The Importance of Estate Planning—Lessons to be Learned from Kobe Bryant’s Death

Written By Robert K. Schweitzer, CELA

Juian Gray Associates

Kobe Bryant and his thirteen-year-old daughter died on January 26, 2020 along with several others in a helicopter crash near Los Angeles.  The events surrounding his death have been widely publicized. He is survived by his wife, Vanessa, and three young children.  Over a 20-year career in the NBA and the endorsement deals that followed, it is estimated that Bryant made about $680 million. When a famous and wealthy person like Kobe Bryant dies leaving behind a wife and children, we are reminded of the essential need to prepare an estate plan to take care of our families long after death—regardless of your net worth.  Let’s now consider some of the issues facing Kobe Bryant’s estate and how it could affect his family.

The terms of Kobe Bryant’s estate plan are not known, presently, to the public.  However, given his lengthy career, purported business acumen and time in the spotlight, it is more likely than not that he had a trust or, at a minimum, a Will in place for asset protection and/or to meet his wife’s and children’s future needs. However, given his relatively young age, it is possible that he may not have executed his estate planning documents or took the necessary steps to transfer assets into his trust—neither of which are hard things to do. Depending on what Kobe Bryant did, or did not do, with his estate plan affects how his estate assets will be distributed.

Let’s first look at how Kobe Bryant’s estate plan may affect his wife. She is young and attractive. It is conceivable that she may marry again.  If Kobe Bryant did not leave her share of the estate assets to her “in trust”, then those assets become exposed to both his creditors (e.g. potential wrongful death lawsuits by the other family members on the helicopter) and her creditors (e.g. a second spouse who may later divorce her or alleged “friends” who may swindle her with purported “can’t miss” investments opportunities).  This is not an easy thing for a surviving spouse to deal with particularly while in mourning and taking care of young children.  Conversely, if Kobe Bryant left his estate to his wife in trust, then all of the above issues could be avoided while allowing for the efficient transition and management of assets for his wife’s and his children’s lifetime.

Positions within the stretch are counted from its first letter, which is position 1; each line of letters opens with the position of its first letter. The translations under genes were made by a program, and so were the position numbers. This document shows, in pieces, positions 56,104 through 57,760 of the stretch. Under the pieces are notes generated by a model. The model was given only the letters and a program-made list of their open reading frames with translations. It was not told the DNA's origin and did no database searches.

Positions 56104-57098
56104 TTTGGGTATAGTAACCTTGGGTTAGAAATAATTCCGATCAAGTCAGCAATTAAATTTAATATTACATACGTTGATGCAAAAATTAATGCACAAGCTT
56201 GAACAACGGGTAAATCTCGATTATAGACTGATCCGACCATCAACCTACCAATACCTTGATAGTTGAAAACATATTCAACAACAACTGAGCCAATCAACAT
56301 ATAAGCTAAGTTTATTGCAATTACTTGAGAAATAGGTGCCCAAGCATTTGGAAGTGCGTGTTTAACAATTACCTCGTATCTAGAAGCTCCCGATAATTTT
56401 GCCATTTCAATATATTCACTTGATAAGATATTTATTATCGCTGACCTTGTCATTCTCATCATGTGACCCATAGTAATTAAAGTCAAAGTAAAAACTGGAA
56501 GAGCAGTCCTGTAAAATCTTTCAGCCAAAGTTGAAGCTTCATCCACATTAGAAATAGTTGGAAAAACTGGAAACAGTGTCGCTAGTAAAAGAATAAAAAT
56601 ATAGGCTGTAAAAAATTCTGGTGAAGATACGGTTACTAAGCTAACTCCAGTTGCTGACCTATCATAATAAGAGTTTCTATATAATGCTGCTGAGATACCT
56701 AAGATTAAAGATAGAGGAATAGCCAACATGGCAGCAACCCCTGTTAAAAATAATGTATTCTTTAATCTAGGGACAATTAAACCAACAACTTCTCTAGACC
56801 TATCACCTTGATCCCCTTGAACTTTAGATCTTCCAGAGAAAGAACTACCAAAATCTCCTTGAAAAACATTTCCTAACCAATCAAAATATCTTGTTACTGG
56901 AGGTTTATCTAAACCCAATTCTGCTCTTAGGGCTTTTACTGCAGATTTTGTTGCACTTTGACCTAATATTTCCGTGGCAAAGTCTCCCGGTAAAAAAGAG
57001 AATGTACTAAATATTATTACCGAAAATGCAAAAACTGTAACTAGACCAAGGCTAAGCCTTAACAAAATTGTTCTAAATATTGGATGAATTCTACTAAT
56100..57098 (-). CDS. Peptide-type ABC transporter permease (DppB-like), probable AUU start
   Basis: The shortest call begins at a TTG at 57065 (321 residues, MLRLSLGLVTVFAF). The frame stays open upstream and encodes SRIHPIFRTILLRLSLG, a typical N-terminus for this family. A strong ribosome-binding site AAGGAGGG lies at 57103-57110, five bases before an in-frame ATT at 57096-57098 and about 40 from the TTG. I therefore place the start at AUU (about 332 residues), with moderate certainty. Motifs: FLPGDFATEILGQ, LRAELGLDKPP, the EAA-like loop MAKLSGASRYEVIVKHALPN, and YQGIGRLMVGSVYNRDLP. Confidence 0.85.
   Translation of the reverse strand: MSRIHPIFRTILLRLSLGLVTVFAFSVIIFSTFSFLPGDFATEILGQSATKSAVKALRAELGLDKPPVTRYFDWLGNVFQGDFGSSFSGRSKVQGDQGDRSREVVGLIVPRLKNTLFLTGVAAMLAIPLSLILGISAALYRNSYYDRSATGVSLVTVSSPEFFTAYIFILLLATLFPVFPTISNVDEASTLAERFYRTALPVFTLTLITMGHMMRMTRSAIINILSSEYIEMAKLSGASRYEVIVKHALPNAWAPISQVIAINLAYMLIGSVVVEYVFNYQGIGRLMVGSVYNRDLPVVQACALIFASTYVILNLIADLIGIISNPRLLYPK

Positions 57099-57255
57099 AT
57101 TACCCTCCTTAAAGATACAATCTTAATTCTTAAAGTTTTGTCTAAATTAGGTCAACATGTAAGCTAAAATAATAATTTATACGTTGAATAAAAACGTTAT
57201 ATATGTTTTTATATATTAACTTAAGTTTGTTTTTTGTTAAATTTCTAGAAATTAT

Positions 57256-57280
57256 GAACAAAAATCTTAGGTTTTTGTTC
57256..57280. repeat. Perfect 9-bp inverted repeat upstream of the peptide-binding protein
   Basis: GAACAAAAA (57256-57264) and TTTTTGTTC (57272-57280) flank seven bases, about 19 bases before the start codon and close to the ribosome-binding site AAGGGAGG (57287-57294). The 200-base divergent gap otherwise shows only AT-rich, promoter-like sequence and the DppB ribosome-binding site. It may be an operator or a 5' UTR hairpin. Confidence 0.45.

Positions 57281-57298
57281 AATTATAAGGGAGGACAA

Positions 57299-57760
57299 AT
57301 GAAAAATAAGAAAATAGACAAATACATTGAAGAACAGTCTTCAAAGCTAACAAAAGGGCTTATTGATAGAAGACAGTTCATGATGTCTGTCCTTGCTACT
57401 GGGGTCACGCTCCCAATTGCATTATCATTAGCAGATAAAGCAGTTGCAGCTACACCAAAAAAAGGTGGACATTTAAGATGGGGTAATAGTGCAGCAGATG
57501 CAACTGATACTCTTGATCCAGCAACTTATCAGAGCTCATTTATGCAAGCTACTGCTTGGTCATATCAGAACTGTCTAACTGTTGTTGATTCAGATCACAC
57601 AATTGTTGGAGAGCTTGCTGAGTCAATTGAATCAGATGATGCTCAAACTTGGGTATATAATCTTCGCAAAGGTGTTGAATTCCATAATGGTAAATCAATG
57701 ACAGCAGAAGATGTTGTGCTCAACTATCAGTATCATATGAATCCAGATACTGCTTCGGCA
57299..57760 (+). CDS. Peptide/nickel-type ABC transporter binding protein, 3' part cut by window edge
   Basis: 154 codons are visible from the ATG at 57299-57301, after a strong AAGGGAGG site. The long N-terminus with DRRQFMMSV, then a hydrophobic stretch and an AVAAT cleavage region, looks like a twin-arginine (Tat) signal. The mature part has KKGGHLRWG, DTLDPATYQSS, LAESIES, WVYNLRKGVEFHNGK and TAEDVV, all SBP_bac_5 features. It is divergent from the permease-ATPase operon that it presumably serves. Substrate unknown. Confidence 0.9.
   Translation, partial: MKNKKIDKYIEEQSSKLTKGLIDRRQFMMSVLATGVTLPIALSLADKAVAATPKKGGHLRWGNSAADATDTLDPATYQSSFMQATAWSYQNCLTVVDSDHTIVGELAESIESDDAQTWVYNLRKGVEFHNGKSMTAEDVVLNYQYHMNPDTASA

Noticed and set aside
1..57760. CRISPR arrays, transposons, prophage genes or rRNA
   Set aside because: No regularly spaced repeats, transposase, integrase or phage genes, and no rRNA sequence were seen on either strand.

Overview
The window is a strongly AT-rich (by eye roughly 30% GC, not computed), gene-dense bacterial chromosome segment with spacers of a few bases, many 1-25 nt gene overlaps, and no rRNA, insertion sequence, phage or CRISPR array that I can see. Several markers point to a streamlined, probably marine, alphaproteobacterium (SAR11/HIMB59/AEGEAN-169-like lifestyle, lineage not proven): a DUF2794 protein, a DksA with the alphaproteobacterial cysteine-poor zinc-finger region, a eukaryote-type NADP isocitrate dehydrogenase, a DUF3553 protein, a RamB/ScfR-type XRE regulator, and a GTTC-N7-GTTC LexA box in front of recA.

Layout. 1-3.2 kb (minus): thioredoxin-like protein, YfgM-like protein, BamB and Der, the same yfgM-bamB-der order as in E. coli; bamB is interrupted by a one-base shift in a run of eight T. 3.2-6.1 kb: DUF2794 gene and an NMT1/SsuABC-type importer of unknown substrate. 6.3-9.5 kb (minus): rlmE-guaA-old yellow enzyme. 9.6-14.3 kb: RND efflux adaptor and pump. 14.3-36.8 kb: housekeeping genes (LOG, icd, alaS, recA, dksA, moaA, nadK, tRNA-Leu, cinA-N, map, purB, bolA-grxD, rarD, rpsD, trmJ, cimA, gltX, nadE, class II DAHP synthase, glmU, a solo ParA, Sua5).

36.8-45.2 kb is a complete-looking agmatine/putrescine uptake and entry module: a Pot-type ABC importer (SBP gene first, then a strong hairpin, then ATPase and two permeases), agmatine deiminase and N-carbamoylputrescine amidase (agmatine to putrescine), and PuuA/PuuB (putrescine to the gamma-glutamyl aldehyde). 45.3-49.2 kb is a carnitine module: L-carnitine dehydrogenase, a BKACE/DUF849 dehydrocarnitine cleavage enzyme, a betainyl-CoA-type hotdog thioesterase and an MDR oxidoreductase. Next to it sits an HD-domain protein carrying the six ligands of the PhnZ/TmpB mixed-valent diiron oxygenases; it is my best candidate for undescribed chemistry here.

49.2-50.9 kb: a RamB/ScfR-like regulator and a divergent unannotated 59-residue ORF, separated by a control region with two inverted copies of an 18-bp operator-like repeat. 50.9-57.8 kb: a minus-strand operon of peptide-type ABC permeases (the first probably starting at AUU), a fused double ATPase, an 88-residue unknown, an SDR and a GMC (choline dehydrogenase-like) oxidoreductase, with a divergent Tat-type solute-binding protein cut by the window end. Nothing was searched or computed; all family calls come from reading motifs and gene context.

Next, let’s look at how Kobe Bryant’s estate plan may affect his three surviving children. Like most parents, it is plausible that he wanted to leave a portion of his estate to his children upon his death to pay for their future needs (e.g. health, education, buying a first car or a house and paying for a wedding).  They are too young to manage their inheritance on their own. In absence of a trust, in which Kobe Bryant would name the trustee he wanted to manage the inherited asset for his children up to a certain age (e.g. age 35 or even for their lifetimes) the court will have to appoint a trustee for the children. The court could potentially appoint a trustee that Kobe Bryant may not have wanted.  Because the court would be involved, Kobe Bryant’s estate assets now become public record for the world to see. Further, without a trust each child will inherit their share outright when they turn eighteen years of age because that is the age of majority in the United States and there is no way to stop it absent having a trust.  Most eighteen-year olds are not capable of managing a few thousand dollars, let alone multi-million dollars.  Without a trust, the children can do whatever they want with their inheritance at the age of eighteen.  The media outlets are flooded with reports of children of celebrities squandering money on expensive cars and houses, drug and alcohol addiction and creditor issues because they did not, in fact, earn the money making up their inheritance.  However, with proper trust planning, Kobe Bryant could have determined when, and how much, each child should receive from their inheritance while allowing for changes in circumstances such as the onset of a disability.  It is also possible, with proper trust planning, to permit a child to become a co-trustee at a certain age (once they reach adulthood) so that they learn how to become financially responsible.  By giving children the power to contribute, on a limited basis, to their own financial management there is a greater likelihood that they will become more financially responsible adults and thus more self-reliant.

The odds are that we will never know the full terms of Kobe Bryant’s estate plan if he utilized a trust because a trust is not subject to probate (like a Will is) and thus does not become public record.  Therefore, with a trust, his family will enjoy a level of privacy and control that a Will cannot provide. Because trusts are private and not public record (like a Will) it is much harder for people to try to swindle trust beneficiaries out of their inheritance.

In summary, with proper trust planning, Kobe Bryant could have protected all of his assets from creditors, made the transfer and the management of those assets much easier while also lifting a heavy burden off of his spouse and children for the rest of their lives. This is the lesson to be learned from such a tragic event—prepare now, before it is too late.

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